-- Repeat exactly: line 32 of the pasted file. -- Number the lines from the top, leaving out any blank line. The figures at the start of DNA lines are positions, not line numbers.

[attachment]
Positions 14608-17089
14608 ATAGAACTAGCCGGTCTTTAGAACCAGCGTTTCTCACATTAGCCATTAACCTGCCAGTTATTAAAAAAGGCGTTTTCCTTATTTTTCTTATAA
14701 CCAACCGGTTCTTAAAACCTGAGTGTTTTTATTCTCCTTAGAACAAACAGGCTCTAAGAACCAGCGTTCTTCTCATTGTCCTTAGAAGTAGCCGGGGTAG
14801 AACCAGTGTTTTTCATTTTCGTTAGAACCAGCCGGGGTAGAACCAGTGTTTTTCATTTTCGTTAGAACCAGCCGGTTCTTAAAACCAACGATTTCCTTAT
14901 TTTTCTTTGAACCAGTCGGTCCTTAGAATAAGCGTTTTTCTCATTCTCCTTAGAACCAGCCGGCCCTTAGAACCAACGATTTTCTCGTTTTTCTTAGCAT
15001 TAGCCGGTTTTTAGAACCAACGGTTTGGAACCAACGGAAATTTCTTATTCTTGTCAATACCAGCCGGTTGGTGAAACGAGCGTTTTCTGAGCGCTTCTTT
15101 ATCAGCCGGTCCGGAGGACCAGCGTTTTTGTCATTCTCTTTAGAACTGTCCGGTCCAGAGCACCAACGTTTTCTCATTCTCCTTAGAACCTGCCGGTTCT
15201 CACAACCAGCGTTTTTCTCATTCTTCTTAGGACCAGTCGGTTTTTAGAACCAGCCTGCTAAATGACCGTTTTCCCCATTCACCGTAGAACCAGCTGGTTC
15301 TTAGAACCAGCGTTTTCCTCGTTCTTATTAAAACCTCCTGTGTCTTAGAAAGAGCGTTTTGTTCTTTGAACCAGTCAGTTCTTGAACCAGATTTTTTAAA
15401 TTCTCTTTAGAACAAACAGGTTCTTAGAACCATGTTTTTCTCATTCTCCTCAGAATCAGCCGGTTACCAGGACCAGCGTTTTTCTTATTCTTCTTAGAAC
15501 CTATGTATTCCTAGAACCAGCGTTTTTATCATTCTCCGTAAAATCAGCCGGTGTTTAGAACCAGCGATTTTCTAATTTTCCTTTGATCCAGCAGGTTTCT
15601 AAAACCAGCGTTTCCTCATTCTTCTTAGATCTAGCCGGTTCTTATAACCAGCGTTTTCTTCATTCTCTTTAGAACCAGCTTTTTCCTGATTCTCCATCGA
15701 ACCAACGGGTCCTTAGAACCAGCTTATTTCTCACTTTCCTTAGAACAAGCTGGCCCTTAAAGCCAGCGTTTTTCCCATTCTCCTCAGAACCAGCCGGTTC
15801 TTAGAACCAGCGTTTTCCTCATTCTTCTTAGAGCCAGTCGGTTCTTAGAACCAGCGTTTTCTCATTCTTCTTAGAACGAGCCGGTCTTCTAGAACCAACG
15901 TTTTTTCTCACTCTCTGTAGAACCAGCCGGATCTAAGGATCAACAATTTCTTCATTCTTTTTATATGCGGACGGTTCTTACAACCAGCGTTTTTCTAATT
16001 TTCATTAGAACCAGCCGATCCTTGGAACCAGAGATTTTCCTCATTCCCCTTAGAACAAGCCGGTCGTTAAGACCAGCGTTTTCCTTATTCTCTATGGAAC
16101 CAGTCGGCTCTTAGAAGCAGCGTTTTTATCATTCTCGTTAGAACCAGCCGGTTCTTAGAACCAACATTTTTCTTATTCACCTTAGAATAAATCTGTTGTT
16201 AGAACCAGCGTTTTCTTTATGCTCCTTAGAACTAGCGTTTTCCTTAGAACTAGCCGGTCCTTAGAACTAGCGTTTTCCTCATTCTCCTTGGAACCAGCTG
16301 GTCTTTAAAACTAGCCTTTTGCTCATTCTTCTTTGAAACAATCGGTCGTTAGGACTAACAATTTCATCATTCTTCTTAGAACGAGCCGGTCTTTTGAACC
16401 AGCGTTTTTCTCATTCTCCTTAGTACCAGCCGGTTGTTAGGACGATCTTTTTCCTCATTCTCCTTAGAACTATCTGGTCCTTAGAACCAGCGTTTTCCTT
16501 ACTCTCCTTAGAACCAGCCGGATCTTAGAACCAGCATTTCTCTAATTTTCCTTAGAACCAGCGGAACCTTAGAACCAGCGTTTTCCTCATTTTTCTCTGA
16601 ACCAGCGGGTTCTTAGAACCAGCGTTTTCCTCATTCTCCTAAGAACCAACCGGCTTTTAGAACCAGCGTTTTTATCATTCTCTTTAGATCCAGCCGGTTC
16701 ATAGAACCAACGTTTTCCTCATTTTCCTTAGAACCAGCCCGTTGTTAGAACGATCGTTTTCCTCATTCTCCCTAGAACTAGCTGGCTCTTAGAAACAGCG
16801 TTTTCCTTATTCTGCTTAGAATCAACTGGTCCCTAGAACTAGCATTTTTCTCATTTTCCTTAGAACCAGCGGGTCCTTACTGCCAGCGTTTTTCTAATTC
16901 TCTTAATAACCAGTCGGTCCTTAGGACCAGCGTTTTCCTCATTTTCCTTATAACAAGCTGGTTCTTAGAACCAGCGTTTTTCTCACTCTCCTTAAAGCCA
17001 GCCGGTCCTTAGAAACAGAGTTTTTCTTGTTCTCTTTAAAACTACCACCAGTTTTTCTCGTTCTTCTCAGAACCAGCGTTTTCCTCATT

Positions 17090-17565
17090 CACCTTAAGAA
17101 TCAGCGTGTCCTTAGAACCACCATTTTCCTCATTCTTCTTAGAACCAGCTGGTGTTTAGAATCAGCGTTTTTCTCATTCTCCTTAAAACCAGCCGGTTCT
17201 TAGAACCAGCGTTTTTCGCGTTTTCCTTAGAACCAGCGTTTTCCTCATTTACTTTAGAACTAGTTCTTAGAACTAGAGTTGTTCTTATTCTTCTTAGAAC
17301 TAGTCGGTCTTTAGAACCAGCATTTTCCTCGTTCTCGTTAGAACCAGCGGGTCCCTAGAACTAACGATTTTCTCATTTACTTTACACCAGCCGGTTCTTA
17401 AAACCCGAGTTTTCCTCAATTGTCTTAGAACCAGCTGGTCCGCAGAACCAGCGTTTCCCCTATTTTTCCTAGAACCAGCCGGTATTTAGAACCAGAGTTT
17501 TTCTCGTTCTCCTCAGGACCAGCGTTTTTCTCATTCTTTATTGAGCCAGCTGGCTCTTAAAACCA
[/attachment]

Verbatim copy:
17401 AAACCCGAGTTTTCCTCAATTGTCTTAGAACCAGCTGGTCCGCAGAACCAGCGTTTCCCCTATTTTTCCTAGAACCAGCCGGTATTTAGAACCAGAGTTT